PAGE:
Much well deserved amazement and attention has been heaped on the recent map of "every building in America," by Tim Wallace, Derek Watkins, and John Schwartz, published on 12 October 2018 in the New York Times. The Times' interactive maps are a real treasure and a wonderful opportunity to explore the multiple geographies of the United States as one wishes.
As amazing and useful as this map is, as an urban ecologist, I am struck by some of its limits.
First, the map shows buildings in black, and everything else (read that again -- everything else) in white. This is called "figure ground" by architects, and has been for hundreds of years the standard way to represent cities (e.g. Mayr and Mayr 2018). Big differences between cities show up this way.
The New York Times maps do us the huge favor of showing us figure-ground for an entire nation, based ultimately on some Microsoft computer wizardry. (Read THAT again: figure-ground for an entire nation.) This is pretty awesome. So awesome, that I had to resist the temptation to use terminology my Mother would not have approved of.
The maps show how urban form in its starkest form relates to big contrasts in how cities are laid out. The maps show the various continental patterns of urbanization, the influence of land tenure in the different European colonial powers, the role of major contrasts in topography, and the culture of land parcelization throughout the nation. These are -- again -- amazing patterns to see. And that the Times has made this treasure available to all of us is pretty neat.
OK, so what is wrong with this wonderful map. The "everything else" is a problem. Garry Peterson of the Stockholm Resilience Centre has reminded us that the large among of infrastructure associated with all these buildings is invisible in these maps. Somewhere in all that white space, there are paved streets, walks, and car parks; there are wires, cables, and pipes of multiple clean and waste-bearing sorts; and -- from my bioecological perspective -- there are at least trees, grass, shrubs, wildlife, pests, microbes, streams, wetlands, rock outcrops, and bare soil.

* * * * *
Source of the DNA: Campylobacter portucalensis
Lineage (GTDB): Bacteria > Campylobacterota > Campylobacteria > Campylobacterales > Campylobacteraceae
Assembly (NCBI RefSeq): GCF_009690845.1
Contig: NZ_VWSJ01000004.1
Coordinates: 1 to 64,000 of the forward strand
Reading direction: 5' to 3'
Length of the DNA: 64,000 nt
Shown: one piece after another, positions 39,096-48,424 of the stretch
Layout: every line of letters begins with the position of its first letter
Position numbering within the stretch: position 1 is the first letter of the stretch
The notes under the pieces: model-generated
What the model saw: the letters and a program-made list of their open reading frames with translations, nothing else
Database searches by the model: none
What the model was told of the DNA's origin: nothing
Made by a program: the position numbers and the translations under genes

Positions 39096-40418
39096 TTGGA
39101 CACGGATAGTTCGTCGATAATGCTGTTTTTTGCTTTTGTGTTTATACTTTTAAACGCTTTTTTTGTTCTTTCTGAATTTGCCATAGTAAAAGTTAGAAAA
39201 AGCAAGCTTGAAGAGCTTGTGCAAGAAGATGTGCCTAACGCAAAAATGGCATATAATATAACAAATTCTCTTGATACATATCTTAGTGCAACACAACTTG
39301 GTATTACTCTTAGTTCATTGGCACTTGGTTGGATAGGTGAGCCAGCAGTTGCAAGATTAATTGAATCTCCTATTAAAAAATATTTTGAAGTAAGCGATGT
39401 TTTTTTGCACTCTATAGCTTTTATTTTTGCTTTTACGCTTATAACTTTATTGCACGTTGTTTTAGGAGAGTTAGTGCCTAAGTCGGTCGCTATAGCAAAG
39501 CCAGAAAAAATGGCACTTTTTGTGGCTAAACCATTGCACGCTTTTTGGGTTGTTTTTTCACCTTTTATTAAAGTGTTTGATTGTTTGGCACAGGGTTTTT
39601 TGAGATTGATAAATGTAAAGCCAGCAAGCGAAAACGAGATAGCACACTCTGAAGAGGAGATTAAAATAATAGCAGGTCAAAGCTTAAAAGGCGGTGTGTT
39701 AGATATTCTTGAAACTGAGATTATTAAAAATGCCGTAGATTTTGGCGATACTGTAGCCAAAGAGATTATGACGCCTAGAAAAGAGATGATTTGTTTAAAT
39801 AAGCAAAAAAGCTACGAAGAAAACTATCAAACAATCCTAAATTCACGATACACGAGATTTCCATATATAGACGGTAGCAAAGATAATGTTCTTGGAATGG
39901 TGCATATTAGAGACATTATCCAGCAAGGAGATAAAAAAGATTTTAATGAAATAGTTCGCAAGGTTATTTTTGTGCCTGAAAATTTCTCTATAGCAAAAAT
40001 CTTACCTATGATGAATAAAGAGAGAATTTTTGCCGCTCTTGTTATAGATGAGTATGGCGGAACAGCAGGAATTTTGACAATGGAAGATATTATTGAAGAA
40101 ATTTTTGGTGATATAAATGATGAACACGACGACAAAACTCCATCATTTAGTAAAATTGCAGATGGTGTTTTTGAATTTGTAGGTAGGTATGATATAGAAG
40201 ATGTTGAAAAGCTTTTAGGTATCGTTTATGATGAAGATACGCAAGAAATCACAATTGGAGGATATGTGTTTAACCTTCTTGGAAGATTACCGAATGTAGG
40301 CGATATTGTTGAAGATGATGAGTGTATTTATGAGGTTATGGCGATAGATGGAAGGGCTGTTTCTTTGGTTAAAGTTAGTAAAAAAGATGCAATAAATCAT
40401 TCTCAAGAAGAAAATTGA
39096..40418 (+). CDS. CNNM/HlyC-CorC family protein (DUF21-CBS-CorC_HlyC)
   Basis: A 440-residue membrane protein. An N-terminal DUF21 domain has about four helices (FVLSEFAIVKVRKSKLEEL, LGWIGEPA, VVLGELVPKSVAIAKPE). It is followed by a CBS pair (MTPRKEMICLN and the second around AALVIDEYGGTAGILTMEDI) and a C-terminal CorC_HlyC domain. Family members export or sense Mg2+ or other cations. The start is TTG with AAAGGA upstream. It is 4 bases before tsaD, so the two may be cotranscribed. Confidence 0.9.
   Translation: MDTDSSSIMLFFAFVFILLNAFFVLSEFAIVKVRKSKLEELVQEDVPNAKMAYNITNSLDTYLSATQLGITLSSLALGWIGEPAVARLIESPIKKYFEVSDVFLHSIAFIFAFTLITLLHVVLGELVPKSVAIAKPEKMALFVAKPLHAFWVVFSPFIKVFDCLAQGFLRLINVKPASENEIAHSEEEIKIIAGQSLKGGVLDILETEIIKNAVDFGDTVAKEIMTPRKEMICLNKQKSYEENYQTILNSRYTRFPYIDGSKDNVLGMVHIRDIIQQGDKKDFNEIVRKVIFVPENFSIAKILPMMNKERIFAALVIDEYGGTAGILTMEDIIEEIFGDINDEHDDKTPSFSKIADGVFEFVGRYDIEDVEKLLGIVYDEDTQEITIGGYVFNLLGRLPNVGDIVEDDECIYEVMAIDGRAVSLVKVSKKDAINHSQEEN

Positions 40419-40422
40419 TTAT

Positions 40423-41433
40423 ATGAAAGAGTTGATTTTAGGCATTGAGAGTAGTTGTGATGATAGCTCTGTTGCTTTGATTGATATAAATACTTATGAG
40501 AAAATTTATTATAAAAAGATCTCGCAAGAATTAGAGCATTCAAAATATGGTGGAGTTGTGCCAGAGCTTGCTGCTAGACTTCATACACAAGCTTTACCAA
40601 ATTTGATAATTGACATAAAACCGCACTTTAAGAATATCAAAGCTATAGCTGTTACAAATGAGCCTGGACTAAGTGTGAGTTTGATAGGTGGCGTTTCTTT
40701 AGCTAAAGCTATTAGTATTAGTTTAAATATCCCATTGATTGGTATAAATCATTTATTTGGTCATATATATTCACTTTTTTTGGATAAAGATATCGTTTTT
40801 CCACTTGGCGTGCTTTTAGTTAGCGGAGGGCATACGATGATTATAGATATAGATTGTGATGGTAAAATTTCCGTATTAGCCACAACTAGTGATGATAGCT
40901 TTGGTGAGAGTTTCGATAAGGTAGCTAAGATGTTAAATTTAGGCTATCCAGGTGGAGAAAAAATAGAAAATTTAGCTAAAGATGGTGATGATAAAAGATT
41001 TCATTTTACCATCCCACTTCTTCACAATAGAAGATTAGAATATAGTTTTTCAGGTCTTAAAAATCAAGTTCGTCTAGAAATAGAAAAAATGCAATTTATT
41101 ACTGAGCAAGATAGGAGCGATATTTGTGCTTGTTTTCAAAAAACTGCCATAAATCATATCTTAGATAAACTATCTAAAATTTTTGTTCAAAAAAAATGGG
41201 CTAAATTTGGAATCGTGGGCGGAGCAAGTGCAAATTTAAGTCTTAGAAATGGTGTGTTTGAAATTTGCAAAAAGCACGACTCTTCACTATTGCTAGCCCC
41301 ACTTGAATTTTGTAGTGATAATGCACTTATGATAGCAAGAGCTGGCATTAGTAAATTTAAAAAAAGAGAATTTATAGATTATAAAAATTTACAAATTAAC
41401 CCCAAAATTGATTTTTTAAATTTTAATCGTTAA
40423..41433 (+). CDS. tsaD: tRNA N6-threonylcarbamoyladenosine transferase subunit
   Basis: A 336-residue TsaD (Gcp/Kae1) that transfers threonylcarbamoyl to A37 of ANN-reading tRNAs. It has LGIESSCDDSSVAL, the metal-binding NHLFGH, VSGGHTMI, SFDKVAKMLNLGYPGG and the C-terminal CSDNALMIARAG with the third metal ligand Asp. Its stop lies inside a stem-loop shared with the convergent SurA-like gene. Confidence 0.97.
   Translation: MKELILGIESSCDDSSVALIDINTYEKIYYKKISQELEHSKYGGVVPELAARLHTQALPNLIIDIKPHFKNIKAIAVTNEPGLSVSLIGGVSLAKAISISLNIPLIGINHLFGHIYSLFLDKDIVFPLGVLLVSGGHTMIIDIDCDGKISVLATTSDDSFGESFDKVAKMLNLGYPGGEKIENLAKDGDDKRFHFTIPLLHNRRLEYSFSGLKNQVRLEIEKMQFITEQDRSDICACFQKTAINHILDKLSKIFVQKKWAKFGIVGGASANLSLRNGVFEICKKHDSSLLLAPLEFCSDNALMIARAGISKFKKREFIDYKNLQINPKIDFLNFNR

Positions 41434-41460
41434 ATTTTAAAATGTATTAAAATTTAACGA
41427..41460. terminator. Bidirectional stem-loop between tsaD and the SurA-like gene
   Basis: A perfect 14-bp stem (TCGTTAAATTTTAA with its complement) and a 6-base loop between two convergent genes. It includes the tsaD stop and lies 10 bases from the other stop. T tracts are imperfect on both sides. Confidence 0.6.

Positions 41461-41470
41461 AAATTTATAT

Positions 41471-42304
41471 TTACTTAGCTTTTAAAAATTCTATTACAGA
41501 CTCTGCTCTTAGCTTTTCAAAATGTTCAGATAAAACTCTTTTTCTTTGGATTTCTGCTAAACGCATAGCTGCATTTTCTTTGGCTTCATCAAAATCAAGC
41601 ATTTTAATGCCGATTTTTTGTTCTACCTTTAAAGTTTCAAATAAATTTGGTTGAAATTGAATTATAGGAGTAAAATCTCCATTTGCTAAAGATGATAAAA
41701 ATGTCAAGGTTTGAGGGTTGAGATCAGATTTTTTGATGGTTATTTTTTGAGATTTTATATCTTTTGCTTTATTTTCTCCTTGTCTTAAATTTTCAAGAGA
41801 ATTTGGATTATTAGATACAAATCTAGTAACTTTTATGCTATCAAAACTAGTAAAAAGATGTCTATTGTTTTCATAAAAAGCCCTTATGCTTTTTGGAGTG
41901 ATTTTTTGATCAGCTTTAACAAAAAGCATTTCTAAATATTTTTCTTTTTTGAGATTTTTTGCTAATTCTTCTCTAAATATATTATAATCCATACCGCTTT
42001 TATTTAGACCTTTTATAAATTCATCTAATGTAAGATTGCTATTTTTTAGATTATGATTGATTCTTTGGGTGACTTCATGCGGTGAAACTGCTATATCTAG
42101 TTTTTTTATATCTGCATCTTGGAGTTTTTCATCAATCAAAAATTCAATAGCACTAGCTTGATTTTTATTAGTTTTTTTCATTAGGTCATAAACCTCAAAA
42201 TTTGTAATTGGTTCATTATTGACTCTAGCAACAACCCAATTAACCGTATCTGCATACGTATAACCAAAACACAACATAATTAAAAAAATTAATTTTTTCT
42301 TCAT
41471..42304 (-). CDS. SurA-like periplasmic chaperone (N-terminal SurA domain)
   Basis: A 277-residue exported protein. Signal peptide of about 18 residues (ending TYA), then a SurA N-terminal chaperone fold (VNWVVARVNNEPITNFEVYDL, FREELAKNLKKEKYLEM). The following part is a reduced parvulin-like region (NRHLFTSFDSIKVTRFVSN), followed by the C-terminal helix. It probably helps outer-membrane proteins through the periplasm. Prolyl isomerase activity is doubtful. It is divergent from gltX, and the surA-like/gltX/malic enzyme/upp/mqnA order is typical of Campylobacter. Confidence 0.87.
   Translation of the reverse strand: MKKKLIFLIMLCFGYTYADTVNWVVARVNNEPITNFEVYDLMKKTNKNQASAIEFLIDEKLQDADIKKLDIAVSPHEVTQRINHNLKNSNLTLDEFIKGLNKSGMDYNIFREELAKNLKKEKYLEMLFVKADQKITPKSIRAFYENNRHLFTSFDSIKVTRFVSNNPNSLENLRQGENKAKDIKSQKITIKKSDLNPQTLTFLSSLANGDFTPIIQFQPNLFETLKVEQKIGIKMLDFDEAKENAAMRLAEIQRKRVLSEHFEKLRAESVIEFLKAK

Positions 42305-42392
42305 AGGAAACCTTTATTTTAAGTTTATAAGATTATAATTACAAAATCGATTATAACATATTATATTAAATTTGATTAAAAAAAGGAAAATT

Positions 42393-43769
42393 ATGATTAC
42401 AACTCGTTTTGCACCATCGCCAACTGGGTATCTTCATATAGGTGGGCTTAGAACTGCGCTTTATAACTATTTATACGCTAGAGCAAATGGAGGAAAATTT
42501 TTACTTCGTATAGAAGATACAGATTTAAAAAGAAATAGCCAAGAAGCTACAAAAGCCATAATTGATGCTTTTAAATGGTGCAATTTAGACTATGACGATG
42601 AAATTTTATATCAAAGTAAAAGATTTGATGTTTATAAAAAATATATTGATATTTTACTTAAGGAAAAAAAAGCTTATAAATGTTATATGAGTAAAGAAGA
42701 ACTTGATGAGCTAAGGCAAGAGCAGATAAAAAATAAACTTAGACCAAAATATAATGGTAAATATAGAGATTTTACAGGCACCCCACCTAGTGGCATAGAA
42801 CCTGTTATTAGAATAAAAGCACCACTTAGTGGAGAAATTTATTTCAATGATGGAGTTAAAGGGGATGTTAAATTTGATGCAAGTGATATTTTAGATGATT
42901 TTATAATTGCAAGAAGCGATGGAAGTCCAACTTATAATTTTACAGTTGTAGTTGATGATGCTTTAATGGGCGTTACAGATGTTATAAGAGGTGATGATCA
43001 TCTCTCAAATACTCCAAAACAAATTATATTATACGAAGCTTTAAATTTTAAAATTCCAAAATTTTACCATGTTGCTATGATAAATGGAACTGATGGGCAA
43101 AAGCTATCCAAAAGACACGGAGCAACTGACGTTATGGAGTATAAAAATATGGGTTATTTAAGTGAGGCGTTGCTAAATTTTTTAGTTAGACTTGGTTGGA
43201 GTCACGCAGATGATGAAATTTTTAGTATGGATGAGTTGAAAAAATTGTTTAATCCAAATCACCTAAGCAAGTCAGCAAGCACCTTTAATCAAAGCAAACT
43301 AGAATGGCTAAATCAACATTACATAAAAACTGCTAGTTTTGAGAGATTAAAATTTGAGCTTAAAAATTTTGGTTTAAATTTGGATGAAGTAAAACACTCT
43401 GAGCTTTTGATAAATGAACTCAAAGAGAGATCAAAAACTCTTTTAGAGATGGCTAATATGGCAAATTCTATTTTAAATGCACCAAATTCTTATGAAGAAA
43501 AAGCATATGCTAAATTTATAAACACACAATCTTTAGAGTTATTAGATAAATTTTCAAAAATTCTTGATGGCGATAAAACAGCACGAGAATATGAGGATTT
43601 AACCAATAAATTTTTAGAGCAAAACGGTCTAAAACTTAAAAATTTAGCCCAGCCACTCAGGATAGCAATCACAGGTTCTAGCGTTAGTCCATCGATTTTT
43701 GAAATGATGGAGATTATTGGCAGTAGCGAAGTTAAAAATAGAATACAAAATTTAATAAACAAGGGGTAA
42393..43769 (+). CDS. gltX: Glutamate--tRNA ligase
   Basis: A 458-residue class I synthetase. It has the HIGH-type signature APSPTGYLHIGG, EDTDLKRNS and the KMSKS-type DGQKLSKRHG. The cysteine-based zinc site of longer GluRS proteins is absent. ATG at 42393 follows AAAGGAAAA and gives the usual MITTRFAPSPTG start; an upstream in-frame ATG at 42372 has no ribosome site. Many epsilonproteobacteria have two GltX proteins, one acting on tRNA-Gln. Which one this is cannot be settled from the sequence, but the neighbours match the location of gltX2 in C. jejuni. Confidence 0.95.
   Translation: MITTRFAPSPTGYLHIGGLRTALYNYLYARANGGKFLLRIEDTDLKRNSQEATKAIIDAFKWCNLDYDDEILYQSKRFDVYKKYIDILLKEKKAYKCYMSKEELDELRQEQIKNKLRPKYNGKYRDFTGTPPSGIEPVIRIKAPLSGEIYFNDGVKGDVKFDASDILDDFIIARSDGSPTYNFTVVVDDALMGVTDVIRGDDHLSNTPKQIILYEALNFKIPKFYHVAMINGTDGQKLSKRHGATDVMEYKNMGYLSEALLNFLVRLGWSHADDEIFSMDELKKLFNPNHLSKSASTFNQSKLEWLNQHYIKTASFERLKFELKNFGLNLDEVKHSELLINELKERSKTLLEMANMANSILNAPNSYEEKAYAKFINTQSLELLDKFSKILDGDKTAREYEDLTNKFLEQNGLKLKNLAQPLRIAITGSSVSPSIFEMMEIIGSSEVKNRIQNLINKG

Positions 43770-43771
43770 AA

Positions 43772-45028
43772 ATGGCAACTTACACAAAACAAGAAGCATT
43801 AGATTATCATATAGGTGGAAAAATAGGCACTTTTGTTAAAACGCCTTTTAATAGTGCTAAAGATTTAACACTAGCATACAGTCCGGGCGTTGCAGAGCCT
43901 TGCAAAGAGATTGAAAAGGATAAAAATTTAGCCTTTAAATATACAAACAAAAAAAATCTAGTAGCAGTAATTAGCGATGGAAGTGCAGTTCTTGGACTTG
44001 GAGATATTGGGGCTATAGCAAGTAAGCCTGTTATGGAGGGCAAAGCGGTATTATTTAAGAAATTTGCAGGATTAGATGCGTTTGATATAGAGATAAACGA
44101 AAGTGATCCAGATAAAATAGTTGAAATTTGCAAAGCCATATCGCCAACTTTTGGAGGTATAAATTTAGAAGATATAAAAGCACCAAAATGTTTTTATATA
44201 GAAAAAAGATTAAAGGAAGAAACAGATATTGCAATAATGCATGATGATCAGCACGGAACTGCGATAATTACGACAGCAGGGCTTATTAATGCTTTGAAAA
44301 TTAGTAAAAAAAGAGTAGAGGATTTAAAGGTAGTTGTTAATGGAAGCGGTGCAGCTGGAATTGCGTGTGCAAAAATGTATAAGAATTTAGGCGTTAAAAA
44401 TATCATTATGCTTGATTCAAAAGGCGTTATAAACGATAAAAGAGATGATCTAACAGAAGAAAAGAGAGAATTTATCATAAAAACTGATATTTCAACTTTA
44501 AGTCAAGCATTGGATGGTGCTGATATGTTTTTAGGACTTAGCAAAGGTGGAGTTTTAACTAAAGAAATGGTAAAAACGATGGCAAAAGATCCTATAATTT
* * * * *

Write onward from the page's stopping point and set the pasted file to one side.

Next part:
In other words these wonderful maps entirely miss the fact that our urban places -- cities, suburbs, exurbs -- are ecosystems. They have the buildings roughly represented by these wonderful maps, but they also have constructed and reshaped surfaces, biological organisms, the deep physical context of the places covered, filled or "reclaimed" for building on, and more social components than I can fairly even wave my hand at here.
These black-on-white maps have been bread and butter for urbanism for hundreds of years. But they deceive us into thinking that cities are physical things. Even worse, they seduce us into thinking that cities are only built. At best the usual antidote to this seduction is the equally simple idea that cities are primarily social phenomena.
No. These things are all wrong, even though useful on some levels. Cities are hybrid ecosystems, meaning that biology, society, construction, and physical fundamentals (geology, soils, climate, and so on) interact in the spaces so glibly shown as figure ground.
Don't be taken in by this overly simplistic beauty. Use it as an entry to the real complexity and "multicolored" beauty of urban places.
The NYT article on the interactive map: https://www.nytimes.com/interactive/2018/10/12/us/map-of-every-building…
Mayr and Mayr 2018 with some nice background on the utility of Figure/Ground diagrams: http://www.citiesplus.org/post/99163685476/figure-ground-diagrams-tell-…